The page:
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SCIENCE & RISK ASSESSMENT: U.S. Department of Agriculture funds resistance management project for stacked Bt cotton



                                  PART 1


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TITLE:   U.S. REP. GABRIELLE GIFFORDS? OFFICE WELCOMES $500,000 GRANT FOR UNIVERSITY OF ARIZONA

SOURCE:  Congresswoman Gabrielle Giffords, USA

AUTHOR:  Press Release

URL:     http://giffords.house.gov/2011/09/us-rep-gabrielle-giffords-office-welcomes-500000-grant-for-university-of-arizona.shtml

DATE:    27.09.2011

SUMMARY: "over time, pests may evolve resistance to the toxin in Bt cotton, Tabashnik said. To delay that resistance, some Bt crops produce two or more distinct toxins that are active against the same pest ? an approach called a ?pyramid.? ?We need to better understand how some characteristics of pyramids affect the evolution of resistance,? said Yves Carrière, a professor of entomology and the project?s principal investigator. [...] If the pests were to eventually become fully resistant, the current Bt technology would be of no use."

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U.S. REP. GABRIELLE GIFFORDS? OFFICE WELCOMES $500,000 GRANT FOR UNIVERSITY OF ARIZONA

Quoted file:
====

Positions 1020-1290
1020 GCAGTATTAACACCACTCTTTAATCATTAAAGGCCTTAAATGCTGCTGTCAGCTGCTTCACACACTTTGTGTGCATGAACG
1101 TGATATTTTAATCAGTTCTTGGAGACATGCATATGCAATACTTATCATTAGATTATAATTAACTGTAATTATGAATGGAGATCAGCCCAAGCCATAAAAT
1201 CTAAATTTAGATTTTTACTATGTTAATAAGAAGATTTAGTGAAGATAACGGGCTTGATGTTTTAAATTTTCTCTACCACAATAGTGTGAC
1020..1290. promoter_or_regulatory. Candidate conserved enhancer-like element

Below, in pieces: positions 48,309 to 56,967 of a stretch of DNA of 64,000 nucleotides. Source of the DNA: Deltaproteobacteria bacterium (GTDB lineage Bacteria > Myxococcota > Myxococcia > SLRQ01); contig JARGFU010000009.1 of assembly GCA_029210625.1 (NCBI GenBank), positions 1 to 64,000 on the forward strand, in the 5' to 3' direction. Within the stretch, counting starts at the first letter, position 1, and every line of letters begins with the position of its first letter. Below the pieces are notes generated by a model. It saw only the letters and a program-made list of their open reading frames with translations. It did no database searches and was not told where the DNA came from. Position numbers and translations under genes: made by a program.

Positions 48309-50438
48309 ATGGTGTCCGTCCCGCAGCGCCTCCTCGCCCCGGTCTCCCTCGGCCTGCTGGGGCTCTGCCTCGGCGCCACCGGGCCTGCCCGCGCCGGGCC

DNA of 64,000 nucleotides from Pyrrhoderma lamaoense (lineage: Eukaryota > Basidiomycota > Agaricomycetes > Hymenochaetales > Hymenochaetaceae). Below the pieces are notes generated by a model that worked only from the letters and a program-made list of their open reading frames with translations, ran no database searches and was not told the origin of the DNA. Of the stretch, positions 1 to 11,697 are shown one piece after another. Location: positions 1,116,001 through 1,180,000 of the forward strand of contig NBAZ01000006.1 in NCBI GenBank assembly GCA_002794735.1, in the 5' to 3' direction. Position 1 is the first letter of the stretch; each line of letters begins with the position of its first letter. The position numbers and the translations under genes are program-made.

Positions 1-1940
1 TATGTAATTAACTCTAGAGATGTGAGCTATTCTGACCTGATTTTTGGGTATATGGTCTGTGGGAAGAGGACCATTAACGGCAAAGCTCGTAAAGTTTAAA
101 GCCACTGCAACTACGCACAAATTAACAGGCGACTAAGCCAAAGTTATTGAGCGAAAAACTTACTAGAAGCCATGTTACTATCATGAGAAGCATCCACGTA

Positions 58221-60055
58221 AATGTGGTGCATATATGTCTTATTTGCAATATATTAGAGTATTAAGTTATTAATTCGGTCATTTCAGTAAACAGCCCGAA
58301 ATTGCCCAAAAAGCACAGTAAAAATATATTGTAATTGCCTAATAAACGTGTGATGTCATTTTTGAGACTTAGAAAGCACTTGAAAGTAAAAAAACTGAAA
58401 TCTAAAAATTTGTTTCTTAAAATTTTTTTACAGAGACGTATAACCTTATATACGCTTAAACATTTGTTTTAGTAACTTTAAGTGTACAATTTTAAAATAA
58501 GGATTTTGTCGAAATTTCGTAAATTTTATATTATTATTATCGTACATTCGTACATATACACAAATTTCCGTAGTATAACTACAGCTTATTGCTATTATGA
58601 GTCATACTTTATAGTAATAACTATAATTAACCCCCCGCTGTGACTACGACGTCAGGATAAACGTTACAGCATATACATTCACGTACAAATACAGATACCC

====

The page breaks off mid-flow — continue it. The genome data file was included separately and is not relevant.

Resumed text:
Research will examine how to delay evolution of pest resistance to genetically modified cotton

TUCSON ? The office of U.S. Rep. Gabrielle Giffords is welcoming a grant of nearly $500,000 that was awarded to the University of Arizona for research into genetically modified cotton.

?The University of Arizona has a nationally recognized expertise in agriculture research,? said Pia Carusone, chief of staff to Giffords. ?Pima cotton was developed and perfected by UA researchers and they continue to be at the forefront of important national agricultural studies.?

The UA grant of $499,909 will fund a study by a team of scientists in the Department of Entomology of the risks associated with genetically modified Bt cotton that is protected against some key insect pests. The grant was one of eight awarded by the U.S. Department of Agriculture for studies of the risks associated with genetically engineered plants.

Bruce E. Tabashnik, head of the UA Department of Entomology and part of the research team, said Bt cotton was commercialized 15 years ago. It has been engineered to produce bacterial proteins that kill key insect pests but are harmless to people and most other organisms. ?The concept is to reduce the use of insecticide sprays that can harm people and the environment,? Tabashnik said.

Bt cotton now represents about 65 percent of all cotton grown in the United States. But over time, pests may evolve resistance to the toxin in Bt cotton, Tabashnik said. To delay that resistance, some Bt crops produce two or more distinct toxins that are active against the same pest ? an approach called a ?pyramid.?

?We need to better understand how some characteristics of pyramids affect the evolution of resistance,? said Yves Carrière, a professor of entomology and the project?s principal investigator.